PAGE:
A murder case with all the elements of melodrama—including seduction and betrayal, political intrigue, honor, and greed—the Kentucky Tragedy of 1825 riveted the attention of the nation. For decades afterward, its themes resonated in American writing. With unprecedented objectivity, Dickson Bruce recounts the events of the case and offers an innovative analysis of the poems, novels, dramas, and commentary it inspired. He uncovers an intricate connection between public fascination with the Kentucky Tragedy and changing ideas about gender roles, social identity, human motivation, and freedom in the years leading up to the Civil War.
Bruce provides a masterly narration of the Tragedy. Around 1819, Colonel Solomon P. Sharp, one of Kentucky's leading politicians, allegedly seduced Ann Cooke, who subsequently delivered a stillborn child she claimed was fathered by Sharp. During the summer of 1825, rumors of the scandal circulated, incensing both Cooke and her husband, Jereboam Beauchamp, who decided, with the support of his wife, that honor compelled him to kill Sharp. He did so, admitted to the act, and was tried, found guilty, and sentenced to die. On the morning of the execution, the couple attempted suicide by stabbing in Beauchamp's jail cell. Cooke died, but Beauchamp was merely wounded and met his date with the hangman later that day.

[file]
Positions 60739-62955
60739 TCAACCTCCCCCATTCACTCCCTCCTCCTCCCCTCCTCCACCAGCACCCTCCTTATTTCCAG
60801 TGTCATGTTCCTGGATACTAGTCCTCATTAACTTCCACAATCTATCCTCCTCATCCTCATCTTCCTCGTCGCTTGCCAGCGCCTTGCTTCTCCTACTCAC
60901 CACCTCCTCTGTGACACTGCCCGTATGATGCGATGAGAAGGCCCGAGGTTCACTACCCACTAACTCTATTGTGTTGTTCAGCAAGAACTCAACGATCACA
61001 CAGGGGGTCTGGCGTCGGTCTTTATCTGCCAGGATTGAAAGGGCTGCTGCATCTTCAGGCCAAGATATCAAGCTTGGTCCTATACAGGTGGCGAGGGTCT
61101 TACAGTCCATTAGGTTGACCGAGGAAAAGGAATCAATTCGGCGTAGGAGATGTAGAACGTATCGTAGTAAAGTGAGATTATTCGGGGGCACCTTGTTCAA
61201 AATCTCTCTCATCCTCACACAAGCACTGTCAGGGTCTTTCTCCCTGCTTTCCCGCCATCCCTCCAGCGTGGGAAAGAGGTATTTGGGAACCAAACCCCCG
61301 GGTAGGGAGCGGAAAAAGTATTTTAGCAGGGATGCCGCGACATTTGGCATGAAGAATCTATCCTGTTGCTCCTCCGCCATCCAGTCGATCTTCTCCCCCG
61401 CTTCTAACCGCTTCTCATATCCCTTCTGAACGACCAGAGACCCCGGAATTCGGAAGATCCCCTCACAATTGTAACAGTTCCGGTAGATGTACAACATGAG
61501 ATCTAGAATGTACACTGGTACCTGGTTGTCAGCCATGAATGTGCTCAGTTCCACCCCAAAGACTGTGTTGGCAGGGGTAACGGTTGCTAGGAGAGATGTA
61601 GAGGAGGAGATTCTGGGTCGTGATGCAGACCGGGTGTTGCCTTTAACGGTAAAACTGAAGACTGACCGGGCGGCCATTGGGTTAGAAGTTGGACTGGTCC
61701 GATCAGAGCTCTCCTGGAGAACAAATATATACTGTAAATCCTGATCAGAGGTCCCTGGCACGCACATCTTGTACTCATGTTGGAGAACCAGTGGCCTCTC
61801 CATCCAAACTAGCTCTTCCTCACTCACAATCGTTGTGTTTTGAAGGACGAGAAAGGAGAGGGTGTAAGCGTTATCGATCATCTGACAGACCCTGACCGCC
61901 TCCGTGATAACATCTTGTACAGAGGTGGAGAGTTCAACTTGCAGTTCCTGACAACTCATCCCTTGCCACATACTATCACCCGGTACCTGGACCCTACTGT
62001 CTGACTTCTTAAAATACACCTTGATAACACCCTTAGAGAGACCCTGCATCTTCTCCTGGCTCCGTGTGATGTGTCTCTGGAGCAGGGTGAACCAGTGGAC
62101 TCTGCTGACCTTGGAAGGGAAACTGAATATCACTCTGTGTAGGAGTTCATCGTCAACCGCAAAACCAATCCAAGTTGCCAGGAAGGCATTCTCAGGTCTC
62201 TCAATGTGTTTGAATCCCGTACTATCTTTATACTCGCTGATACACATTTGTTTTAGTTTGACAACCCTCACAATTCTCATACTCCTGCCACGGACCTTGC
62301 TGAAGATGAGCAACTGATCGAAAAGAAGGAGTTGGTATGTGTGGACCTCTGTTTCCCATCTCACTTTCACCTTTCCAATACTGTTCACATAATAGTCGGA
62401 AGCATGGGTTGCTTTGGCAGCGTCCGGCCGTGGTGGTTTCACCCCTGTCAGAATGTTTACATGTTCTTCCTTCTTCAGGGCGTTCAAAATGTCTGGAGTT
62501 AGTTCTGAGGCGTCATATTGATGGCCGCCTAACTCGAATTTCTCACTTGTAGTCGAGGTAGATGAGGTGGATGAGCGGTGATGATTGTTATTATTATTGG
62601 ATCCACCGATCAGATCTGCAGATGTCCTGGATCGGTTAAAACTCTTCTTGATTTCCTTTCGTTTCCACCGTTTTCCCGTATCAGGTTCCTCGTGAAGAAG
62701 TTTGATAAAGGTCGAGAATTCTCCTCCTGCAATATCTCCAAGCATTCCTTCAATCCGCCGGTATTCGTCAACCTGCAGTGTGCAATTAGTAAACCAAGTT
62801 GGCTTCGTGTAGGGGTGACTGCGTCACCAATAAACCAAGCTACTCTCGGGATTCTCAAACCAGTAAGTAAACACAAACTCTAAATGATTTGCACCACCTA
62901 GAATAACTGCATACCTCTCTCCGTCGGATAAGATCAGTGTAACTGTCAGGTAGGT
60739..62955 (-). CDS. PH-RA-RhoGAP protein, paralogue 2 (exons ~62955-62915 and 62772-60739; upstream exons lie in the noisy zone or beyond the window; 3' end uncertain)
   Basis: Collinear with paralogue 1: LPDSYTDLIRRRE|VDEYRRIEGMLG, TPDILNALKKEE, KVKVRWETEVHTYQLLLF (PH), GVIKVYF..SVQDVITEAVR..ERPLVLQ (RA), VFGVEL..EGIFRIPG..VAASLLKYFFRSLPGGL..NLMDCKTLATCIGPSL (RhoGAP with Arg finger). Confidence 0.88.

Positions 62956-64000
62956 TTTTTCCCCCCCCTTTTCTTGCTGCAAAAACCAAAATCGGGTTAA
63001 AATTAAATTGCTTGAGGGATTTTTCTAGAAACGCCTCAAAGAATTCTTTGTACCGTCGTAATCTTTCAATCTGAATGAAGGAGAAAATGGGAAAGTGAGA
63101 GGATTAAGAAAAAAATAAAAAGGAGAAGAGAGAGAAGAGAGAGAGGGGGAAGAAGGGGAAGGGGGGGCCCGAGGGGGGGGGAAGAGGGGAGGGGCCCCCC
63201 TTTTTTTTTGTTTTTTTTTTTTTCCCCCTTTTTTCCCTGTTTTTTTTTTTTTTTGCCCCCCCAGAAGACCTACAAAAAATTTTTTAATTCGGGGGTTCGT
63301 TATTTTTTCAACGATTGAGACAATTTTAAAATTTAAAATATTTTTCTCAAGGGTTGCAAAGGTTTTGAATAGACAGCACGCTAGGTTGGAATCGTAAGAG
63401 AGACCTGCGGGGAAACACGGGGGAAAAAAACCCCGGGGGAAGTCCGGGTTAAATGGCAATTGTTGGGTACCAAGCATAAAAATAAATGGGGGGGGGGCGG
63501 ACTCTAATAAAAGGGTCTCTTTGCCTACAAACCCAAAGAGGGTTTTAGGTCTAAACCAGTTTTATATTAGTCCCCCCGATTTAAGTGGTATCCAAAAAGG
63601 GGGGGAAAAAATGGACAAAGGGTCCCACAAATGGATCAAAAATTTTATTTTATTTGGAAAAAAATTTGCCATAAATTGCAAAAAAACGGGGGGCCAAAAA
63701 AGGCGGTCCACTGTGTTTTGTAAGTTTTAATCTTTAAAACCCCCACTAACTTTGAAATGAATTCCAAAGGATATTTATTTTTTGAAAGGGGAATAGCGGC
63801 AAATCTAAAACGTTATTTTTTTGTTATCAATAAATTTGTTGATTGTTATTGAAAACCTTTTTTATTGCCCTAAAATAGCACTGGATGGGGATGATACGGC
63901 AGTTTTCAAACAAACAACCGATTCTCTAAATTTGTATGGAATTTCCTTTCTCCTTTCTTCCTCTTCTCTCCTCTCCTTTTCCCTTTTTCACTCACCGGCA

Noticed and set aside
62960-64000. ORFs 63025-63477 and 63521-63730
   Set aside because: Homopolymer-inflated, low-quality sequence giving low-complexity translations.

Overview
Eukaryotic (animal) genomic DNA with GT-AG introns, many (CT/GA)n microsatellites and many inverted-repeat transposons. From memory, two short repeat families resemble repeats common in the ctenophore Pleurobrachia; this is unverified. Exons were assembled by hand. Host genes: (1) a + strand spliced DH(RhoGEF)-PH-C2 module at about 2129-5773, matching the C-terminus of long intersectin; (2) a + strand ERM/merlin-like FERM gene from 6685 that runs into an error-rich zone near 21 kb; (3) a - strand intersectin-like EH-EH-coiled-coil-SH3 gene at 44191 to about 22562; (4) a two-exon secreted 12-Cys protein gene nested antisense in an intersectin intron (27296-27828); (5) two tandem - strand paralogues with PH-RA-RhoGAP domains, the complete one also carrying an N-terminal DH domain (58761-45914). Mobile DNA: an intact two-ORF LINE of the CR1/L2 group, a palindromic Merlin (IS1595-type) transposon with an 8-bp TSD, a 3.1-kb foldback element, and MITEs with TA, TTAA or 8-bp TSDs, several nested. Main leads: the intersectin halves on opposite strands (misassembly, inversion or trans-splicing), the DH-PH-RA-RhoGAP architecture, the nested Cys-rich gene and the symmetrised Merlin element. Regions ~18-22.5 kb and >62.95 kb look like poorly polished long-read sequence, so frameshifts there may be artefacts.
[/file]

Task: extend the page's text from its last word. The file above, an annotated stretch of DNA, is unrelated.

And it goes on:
The lurid story appeared widely in the popular press and captured the imaginations of many antebellum writers, including William Gilmore Simms and Edgar Allan Poe. Bruce reveals that the Kentucky Tragedy elicited more literary works than did any other episode of the period. By exploring the transformation of the Tragedy into literature, he illuminates the shifting social, political, and intellectual forces that revolutionized American life in this era.
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